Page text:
Your internship is one of the most important, most formative
years of your professional life. You want to learn, be challenged,
explore career possibilities, and have the very best chance to be
accepted into a residency program. You want your internship to be
at the Texas A&M University College of Veterinary Medicine
& Biomedical Sciences.
At Texas A&M, you will be exposed to numerous specialties
and work side-by-side with experts in their field. Unlike some
teaching hospitals, our senior faculty will be present on the
clinic floor seeing cases -- and you will be with them. You will be
challenged daily by these experts and guided appropriately in your
Texas A&M has made a commitment to education and to
providing time for rounds for our interns. Interns are encouraged,
and in some cases required, to attend morning rounds and journal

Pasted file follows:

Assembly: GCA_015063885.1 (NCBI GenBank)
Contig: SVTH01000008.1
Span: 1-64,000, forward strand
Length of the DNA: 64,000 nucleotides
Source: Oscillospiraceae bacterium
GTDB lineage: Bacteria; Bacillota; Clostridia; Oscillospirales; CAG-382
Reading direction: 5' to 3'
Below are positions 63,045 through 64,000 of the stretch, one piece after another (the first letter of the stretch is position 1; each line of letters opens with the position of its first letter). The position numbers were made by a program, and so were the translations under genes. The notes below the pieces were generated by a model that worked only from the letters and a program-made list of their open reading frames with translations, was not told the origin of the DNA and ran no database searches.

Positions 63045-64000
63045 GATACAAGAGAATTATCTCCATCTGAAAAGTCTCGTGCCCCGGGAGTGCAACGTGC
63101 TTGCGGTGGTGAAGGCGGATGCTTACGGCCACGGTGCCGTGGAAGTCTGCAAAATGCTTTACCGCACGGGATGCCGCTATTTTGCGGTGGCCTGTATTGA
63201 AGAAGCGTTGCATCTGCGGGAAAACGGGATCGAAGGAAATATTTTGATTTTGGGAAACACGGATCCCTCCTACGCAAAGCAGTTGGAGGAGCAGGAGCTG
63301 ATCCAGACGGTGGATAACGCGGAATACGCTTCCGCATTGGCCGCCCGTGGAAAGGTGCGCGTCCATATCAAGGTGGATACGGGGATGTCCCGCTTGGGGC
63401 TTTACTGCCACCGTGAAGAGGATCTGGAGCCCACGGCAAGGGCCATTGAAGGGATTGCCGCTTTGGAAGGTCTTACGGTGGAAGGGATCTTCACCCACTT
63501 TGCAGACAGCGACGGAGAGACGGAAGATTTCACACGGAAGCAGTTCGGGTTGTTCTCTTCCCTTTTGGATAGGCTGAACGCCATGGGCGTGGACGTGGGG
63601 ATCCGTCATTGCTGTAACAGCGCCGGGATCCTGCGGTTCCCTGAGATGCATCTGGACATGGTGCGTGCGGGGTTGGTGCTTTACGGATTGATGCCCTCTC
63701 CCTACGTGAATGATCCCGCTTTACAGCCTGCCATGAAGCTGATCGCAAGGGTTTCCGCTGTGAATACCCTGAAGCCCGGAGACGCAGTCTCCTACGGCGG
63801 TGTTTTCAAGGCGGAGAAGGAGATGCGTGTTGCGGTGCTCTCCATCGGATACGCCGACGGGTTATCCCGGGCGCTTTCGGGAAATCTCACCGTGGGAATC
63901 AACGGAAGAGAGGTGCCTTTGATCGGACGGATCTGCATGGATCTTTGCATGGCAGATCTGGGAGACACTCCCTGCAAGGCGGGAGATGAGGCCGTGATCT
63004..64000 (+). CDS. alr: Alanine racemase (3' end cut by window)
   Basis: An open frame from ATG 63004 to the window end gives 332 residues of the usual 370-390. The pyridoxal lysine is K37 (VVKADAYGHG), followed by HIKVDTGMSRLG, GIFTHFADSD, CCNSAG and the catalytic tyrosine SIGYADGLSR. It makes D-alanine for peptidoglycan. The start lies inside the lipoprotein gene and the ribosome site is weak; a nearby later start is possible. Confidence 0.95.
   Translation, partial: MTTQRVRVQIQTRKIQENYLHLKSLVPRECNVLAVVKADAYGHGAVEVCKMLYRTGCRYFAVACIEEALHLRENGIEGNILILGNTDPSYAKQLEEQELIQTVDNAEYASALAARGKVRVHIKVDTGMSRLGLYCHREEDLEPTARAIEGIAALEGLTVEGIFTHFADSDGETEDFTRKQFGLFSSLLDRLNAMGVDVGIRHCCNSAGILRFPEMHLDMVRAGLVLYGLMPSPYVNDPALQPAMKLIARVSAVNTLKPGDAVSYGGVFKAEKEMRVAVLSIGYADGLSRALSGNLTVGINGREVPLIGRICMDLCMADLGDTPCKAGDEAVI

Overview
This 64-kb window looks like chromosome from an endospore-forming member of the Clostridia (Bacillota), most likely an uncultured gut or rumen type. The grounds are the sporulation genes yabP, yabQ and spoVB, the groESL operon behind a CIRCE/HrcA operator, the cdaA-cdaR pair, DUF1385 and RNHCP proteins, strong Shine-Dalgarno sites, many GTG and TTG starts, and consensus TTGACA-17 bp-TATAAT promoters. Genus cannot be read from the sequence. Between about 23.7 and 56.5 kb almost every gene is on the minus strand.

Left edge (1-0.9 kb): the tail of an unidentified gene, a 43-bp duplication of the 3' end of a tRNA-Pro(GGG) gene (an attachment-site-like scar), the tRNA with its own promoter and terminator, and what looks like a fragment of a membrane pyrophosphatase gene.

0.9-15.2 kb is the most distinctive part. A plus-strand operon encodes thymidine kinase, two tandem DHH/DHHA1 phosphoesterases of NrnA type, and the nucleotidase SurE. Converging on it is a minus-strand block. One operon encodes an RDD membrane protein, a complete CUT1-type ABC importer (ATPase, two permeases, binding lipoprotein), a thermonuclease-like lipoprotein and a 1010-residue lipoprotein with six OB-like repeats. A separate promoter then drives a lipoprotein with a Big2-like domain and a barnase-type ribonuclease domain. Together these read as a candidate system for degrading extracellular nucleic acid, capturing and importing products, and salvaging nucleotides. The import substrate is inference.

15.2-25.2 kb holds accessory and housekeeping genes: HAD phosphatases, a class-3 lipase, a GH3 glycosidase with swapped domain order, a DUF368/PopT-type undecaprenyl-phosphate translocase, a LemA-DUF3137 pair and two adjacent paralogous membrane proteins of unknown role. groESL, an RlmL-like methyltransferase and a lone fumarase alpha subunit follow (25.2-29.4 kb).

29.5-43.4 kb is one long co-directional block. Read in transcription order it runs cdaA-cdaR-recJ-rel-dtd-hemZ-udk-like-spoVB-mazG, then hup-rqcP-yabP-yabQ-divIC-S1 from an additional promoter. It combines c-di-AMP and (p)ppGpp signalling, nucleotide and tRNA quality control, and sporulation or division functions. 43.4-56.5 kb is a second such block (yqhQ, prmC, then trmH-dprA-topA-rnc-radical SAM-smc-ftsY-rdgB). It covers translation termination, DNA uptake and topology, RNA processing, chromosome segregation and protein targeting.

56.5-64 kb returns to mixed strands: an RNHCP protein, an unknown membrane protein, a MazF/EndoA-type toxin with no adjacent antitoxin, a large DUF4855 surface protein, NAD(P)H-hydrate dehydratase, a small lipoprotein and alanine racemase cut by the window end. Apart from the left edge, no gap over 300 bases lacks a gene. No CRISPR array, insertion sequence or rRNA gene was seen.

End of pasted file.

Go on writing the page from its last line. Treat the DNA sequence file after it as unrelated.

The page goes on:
clubs. Intern-specific rounds are held once weekly and you will
present and discuss recent cases in intimate detail. All interns
will present a seminar at the end of the year. For many, this also
results in a publication.
Over two-thirds of our interns who choose to pursue residency or
specialized internships do so successfully. We will place you
on key services of interest when you arrive. This will allow
you to garner the critical letters of recommendation you will need
to be competitive for a residency program.
Our caseload and number of faculty allow the Teaching Hospital
to be subdivided into numerous specialties. The Internal
Medicine Service is divided into separate canine and feline
services. Oncology, Cardiology and Dermatology are also
dedicated services. Surgery is divided into Soft Tissue,
Orthopedic, Neurology, and Elective Surgery. All interns
rotate through the Elective Surgery Service, giving you the
opportunity to enhance your surgical skills without being “in line”
behind a clinician and resident. In addition to rotating
through many of the services, you will also have elective time to
spend on any service or area of the hospital in which you wish to
gain more experience.
You will spend about 25% of your time on our busy Emergency
Service. This is an excellent opportunity to be the
key-decision maker. But, rest assured, you will always have
helpful back-up to contact when you just aren’t sure what to do